When working with typography, kerning is the term used to describe the space between two individual characters within a font. In logo design getting the kerning right is paramount as it makes the difference between looking professional, and having a logo that’s ‘not quite right’.
The kerning applied automatically by a design program is typically satisfactory when used within a block of text, however when applied to a logo, since a small number of characters are used in isolation the kerning needs to be applied manually to ensure it looks perfect.
In the below image I show a comparison between automatic and manual kerning to show the visual improvement slight tweaks can make to typography.
As you can see in the image above, the kerning automatically applied to the ‘t‘ and ‘y‘ looks too tight. By fixing this manually the typeface looks more visually appealing.
How to apply perfect kerning to a logo?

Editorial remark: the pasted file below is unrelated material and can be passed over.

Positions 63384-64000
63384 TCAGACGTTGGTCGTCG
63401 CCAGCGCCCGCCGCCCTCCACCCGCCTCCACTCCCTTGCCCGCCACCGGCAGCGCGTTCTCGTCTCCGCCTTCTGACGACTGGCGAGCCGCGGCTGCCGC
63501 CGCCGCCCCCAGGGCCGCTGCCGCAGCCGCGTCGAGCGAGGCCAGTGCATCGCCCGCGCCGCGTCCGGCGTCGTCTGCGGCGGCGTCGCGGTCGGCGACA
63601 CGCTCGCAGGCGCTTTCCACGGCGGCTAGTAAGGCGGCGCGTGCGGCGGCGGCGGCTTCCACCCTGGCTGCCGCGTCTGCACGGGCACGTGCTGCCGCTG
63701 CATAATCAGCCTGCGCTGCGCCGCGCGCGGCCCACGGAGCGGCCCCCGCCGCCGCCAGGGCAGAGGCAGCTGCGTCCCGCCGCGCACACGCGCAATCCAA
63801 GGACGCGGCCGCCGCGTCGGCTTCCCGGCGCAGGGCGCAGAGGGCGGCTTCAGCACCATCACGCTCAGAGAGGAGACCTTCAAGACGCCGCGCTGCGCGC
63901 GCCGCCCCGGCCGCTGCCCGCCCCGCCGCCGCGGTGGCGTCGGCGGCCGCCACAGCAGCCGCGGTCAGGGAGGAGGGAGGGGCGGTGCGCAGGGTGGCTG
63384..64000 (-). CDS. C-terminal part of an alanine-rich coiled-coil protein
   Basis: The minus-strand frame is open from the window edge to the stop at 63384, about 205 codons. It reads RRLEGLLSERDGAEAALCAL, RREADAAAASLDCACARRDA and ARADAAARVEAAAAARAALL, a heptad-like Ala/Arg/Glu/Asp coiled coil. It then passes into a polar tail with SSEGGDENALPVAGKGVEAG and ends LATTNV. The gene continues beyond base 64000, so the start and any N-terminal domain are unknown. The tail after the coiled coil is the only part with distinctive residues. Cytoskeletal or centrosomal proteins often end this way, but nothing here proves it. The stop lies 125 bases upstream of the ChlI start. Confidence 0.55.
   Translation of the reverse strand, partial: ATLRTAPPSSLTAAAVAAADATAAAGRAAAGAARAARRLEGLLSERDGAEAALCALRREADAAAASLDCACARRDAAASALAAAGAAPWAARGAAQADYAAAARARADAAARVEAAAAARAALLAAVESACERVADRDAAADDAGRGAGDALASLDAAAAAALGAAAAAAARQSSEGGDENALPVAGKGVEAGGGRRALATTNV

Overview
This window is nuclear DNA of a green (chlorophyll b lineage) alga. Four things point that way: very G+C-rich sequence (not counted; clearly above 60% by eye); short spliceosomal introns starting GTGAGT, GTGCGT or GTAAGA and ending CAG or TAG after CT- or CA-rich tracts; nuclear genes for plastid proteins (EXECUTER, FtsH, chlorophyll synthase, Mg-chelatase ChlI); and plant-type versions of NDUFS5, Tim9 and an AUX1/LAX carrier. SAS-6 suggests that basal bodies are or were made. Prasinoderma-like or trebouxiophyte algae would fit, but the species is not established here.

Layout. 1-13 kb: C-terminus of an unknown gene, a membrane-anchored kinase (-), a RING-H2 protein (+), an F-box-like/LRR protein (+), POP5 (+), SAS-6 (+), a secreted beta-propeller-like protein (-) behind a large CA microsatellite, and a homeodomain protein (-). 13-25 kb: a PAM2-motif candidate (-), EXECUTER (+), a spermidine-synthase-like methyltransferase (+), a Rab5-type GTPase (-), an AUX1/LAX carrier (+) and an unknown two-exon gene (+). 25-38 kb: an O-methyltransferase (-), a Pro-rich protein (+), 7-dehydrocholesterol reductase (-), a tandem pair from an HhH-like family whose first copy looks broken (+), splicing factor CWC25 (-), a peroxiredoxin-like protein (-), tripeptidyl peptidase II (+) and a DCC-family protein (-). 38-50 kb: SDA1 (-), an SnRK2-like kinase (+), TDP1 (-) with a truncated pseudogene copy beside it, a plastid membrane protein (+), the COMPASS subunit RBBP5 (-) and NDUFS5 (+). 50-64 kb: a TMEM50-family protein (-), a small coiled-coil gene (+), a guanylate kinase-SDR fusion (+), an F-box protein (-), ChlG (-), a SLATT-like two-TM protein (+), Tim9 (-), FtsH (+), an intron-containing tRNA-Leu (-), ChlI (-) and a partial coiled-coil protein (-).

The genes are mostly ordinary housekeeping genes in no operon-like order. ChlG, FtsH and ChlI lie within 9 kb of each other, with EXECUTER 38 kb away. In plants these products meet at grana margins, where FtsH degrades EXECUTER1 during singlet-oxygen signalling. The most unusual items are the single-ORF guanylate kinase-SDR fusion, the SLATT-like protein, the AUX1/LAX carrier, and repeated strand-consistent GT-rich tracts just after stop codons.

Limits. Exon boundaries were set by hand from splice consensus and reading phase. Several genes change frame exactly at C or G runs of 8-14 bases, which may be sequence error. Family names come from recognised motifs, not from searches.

The best kerning tutorial that I have come across is from a chapter within a typography course by a Lettering Artist & Type Designer Sean McCabe called Learn Lettering. Since watching this tutorial I’ve never been able to look at fonts in the same way. This course is the best typography training resource I’ve found online so highly recommend other graphic designers to watch.
Aside from the above video, here are a few other useful techniques.
Flip your design upside down
It’s easy to miss errors when working with typography since words are ‘readable’. When working on a logo design, if you flip the design upside down you’ll see kerning errors which you may have normally missed.
Kern letters in groups of 3
Breaking a word down into blocks of 3 allows you to focus on the detail. When looking at a long word its too easy to be distracted and look at the whole picture, rather than focus on the fine-tuned details. The devil, as they say, is in the detail.
Play a kerning game
Good Kerning takes practice, so what better way to improve than by playing a game. Kerntype allows you to move a character into position, then will compare and score you repositioning based on a typographer’s solution. The closer the position, the higher the score.
Do you have any kerning tips and tricks? Reach out to me on twitter or send an email as I’d love to hear from you. Alternatively, if you’re looking for a custom logo design, please be in touch as I’d love to help create your new business identity.